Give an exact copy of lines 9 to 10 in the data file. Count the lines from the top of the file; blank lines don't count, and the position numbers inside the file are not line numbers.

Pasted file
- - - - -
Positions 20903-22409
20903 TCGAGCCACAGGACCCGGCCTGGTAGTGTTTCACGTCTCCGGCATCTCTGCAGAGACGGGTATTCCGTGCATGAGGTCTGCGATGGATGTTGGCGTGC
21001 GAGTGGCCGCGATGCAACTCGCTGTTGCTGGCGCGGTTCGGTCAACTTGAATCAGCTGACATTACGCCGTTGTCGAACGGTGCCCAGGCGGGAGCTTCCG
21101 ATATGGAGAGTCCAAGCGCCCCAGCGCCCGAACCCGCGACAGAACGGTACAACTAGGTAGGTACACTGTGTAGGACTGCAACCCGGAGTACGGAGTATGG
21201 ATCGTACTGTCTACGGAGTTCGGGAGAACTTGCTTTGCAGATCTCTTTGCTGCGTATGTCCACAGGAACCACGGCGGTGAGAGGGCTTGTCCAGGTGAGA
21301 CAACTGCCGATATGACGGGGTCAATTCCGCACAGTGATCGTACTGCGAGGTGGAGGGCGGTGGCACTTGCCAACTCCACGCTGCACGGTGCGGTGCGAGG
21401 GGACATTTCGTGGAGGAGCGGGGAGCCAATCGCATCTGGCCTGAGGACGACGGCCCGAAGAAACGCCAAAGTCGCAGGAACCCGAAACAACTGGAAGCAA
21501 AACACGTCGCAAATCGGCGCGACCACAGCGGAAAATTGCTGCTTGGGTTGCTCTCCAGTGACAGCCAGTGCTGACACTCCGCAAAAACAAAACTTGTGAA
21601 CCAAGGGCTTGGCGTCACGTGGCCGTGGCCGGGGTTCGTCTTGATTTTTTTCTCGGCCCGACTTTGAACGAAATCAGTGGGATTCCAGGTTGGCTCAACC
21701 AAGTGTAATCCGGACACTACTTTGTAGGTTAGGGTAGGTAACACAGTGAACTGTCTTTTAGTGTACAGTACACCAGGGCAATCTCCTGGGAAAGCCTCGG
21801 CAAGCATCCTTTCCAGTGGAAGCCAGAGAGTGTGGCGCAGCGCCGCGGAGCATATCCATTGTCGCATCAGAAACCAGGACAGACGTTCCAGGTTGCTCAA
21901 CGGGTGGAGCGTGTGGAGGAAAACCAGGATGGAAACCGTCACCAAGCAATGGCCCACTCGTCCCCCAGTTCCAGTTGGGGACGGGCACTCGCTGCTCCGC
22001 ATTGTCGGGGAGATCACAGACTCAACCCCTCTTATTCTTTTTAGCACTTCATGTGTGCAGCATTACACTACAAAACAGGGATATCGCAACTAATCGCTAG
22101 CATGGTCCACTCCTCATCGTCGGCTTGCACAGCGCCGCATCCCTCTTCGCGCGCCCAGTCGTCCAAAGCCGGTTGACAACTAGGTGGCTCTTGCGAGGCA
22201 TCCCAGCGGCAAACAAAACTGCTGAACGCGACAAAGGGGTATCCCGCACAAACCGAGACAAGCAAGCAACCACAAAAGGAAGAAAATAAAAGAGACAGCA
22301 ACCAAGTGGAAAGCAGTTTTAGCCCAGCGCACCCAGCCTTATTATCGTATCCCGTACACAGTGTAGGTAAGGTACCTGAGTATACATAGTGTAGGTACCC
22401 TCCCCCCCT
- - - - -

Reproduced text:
21601 CCAAGGGCTTGGCGTCACGTGGCCGTGGCCGGGGTTCGTCTTGATTTTTTTCTCGGCCCGACTTTGAACGAAATCAGTGGGATTCCAGGTTGGCTCAACC
21701 AAGTGTAATCCGGACACTACTTTGTAGGTTAGGGTAGGTAACACAGTGAACTGTCTTTTAGTGTACAGTACACCAGGGCAATCTCCTGGGAAAGCCTCGG